After last year’s deluge when the torrential rain mixed with Massive Attack’s stellar performance to produce true drama, this year’s second Downs Festival was a sunnier and more sedate affair.
Not sedate in a boring fashion, but there were less epic moments, more an overall sense of good things happening all at once without the fireworks.
The weather certainly helped and the layout of the site was better too with the two stages repositioned, one for the live bands and the second for the DJ sets, and an enlarged Information Stage providing a stream of interesting discussions on culture and politics throughout the day.
Indeed the Information Stage bagged the catch of the day with our most socially important film director Ken Loach heading the lineup, following on from rapper Akala.
And as Loach was informing us how important it is that the left take control of the Labour Party, De La Soul were ramping up the hip-hop beats on the main stage. “I should be dancing saying this,” Loach laughed.
While the New York rappers delivered a fine set with their trademark breezy uplifting rap, UK dance pioneers Soul II Soul preceded them with a set that swept along lazily in the late summer sun without reaching any great heights.
The most rousing was their club anthem Back To Life, while between songs mainman Jazzy B kept up a non-stop stream of banter.
Sandwiched in between Soul II Soul and De La Soul, UK-based African high life funksters Ibibio Sound Machine had sounded vaguely like the JB’s from afar but not so much close-up, even with great funky guitar chugs and strong vocals from the colourfully clad Eno Williams.
“Has anyone found a life?” Jazzy B asked the “older fellas” in the crowd, speaking of which grizzled bearded bluesman Seasick Steve certainly has.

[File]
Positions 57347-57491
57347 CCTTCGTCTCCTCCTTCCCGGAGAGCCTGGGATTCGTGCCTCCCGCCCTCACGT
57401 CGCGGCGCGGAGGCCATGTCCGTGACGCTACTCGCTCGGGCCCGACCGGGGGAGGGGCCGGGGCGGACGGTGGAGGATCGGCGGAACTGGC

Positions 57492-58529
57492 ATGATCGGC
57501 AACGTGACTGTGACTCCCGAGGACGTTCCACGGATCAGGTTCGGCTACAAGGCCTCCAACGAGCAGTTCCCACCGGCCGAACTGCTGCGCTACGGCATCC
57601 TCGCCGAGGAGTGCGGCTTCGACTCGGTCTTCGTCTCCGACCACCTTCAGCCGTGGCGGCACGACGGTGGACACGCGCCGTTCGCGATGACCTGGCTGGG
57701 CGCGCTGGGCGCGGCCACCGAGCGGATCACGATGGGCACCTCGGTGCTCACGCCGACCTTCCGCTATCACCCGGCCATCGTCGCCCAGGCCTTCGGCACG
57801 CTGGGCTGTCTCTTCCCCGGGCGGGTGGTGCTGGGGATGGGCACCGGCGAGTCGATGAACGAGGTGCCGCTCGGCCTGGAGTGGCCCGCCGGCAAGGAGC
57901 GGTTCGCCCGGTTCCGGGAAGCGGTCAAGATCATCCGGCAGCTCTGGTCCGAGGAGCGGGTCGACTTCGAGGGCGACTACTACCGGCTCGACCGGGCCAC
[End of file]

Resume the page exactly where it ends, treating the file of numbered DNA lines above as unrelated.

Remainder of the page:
This former real-life Californian hobo has seen his star soar since an appearance on Jools Holland’s show back in 2006, and the gutsy raunch of his guitar playing, just accompanied by drummer Dan Magnusson, was pure, basic, blissful, blues.
His “three-string trance wonder” was soon replaced by a one-string cigar box guitar and even a banjo, and brought the searing spirit of the blues to a darkening Downs.
Headliners Elbow by contrast were bright lights big city to emphasise and enhance their (admittedly appealing) miserablism and the haunting quality of their material.
Guy Garvey even waltzed with a naked stage-invading streaker two numbers in and the rendition of the title track from their new album Little Fictions was masterful.
As the strobes hit the skies for Elbow, Bristol’s very own drum’n’bass legend Roni Size manned the decks on the second stage for a 20th anniversary set of his groundbreaking album New Forms, his rhythms skittering through the night.
DJ sets from Groove Armada, Mike Skinner, David Rodigan, Mad Professor and the Bristol Hi-Fi collective had earlier graced the day there.
Fast forward to the Downs Festival number three next year as it becomes a mainstay of the summer. Let’s have sunshine combined with hot air balloons please at this most Bristol of events, streakers and all.
Main photo by Simon Chapman
Read more: Interview: Guy Garvey